Teaching Introductory Programming from A to Z:
Twenty-Six Tips from the Trenches
Xihui Zhang, John D. Crabtree, Mark G. Terwilliger,
and Janet T. Jenkins
Recommended Citation: Zhang, X., Crabtree, J. D., Terwilliger, M. G., & Jenkins, J. T. (2020).
Teaching Tip: Teaching Introductory Programming from A to Z: Twenty-Six Tips from the
Trenches. Journal of Information Systems Education, 31(2), 106-118.
Article Link: http://jise.org/Volume31/n2/JISEv31n2p106.html
Initial Submission: 3 May 2019
Accepted: 22 October 2019
Abstract Posted Online: 3 March 2020
Published: 4 June 2020
Full terms and conditions of access and use, archived papers, submission instructions, a search tool,
and much more can be found on the JISE website: http://jise.org
ISSN: 2574-3872 (Online) 1055-3096 (Print)
Teaching Introductory Programming from A to Z:
Twenty-Six Tips from the Trenches
Xihui “Paul” Zhang
John D. Crabtree
Mark G. Terwilliger
Janet T. Jenkins
Department of Computer Science & Information Systems
College of Business
University of North Alabama
Florence, AL 35632, USA
firstname.lastname@example.org, email@example.com, firstname.lastname@example.org, email@example.com
A solid foundation in computer programming is critical for students to succeed in advanced computing courses, but teaching such
an introductory course is challenging. Therefore, it is important to develop better approaches in order to improve teaching
effectiveness and enhance student learning. In this paper, we present 26 tips for teaching introductory programming drawn from
the experiences of four well-qualified college professors. It is our hope that our peers can pick up some tips from this paper,
apply them in their own classroom, improve their teaching effectiveness, and ultimately enhance student learning.
Keywords: Teaching tip, Introductory programming, Teaching effectiveness, Student learning
An introductory programming course is usually a requirement
for lower-level college students who are majoring in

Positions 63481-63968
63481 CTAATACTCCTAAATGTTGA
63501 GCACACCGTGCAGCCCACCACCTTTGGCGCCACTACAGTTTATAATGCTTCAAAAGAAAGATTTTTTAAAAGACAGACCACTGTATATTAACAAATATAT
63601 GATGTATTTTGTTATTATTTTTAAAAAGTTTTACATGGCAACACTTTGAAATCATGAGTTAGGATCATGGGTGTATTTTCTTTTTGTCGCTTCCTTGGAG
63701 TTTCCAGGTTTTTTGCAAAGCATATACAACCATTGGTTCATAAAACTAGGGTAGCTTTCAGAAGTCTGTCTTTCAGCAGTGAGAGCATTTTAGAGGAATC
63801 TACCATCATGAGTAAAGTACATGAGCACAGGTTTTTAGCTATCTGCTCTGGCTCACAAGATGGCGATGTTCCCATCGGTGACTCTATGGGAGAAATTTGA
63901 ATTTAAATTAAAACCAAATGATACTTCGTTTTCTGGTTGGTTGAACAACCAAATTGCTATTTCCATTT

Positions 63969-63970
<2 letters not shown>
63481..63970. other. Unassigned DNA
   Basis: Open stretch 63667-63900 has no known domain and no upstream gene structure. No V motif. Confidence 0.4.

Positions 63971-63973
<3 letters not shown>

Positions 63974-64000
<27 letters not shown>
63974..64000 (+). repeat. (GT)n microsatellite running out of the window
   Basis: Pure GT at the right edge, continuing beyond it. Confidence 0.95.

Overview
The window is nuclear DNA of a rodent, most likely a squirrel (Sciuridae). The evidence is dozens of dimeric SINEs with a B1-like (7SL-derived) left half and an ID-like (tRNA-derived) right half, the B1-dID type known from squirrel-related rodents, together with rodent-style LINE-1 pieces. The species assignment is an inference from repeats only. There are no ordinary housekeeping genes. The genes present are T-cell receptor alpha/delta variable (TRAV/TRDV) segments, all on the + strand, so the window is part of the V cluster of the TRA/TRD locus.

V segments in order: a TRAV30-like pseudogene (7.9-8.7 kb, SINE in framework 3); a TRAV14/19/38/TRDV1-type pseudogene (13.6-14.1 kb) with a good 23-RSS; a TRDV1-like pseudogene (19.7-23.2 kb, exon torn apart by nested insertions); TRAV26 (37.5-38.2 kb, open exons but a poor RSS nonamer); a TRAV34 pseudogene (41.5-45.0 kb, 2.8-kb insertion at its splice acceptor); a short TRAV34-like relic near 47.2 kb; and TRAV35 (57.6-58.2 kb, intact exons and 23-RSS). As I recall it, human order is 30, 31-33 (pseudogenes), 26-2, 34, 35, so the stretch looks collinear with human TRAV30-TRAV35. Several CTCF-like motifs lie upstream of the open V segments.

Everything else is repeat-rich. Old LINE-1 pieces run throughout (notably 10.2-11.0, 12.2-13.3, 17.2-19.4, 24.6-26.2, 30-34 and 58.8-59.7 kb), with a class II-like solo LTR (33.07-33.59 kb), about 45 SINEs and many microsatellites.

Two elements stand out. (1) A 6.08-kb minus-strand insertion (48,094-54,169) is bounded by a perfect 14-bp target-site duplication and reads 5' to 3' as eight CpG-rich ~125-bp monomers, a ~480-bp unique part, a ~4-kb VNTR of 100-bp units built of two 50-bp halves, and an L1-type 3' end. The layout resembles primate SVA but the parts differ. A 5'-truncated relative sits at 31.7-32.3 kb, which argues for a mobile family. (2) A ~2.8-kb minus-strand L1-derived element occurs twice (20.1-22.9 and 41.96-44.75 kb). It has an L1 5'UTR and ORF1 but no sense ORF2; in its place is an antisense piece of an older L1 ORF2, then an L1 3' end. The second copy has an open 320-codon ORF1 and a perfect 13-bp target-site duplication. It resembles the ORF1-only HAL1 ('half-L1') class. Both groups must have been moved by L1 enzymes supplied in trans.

Computer Science or Information Systems. Because content
taught at this level is so fundamental, students who struggle
with it will inevitably struggle in advanced computing courses.
In a sense, the introductory programming course serves as a
gateway course. Teaching the introductory programming
course is also complicated by the variety of backgrounds that
the students present: some come into the class with substantial
experience, while others have little to none. Consequently, it is
important to develop approaches that will improve teaching
effectiveness, which in turn will enhance student learning.
Millions of dollars have been spent from the grant and
award funding agencies such as the National Science
Foundation and by universities on different strategies such as
computer labs, supplemental instruction, and tutors in an effort
to find better ways to teach introductory programming.
Realistically, however, this is not an easy task. It is akin to
asking someone who has never built a house, and who does
not speak French, to build a house in France using plans that
were written in French. Programming requires a number of
mental skills, and the required skills are similar to those used
in advanced mathematical reasoning. The Common Core State
Standards for Mathematical Practice
• Make sense of problems and persevere in solving them.
• Reason abstractly and quantitatively.
• Construct viable arguments and critique the reasoning
• Model with mathematics.
• Use appropriate tools strategically.
• Attend to precision.
• Look for and make use of structure.
• Look for and express regularity in repeated reasoning.
Anyone who has ever attempted to teach introductory
programming to students will recognize that the majority of
skills on this list apply to programming as well. To help
students achieve these learning outcomes, we must present the
curriculum in a manner that gives the students opportunities to
build these skills. In addition, we need to provide a supportive
learning environment in and out of the classroom. A multi-
faceted approach is required to successfully lead a group of
students through an introductory programming course.
In this paper, we developed a list of 26 tips. We believe
these tips could be adopted by others to improve their teaching
effectiveness and attain improved student learning outcomes.
Journal of Information Systems Education, Vol. 31(2) Spring 2020
To compose these tips for teaching introductory programming,
we assembled a team of four faculty members who have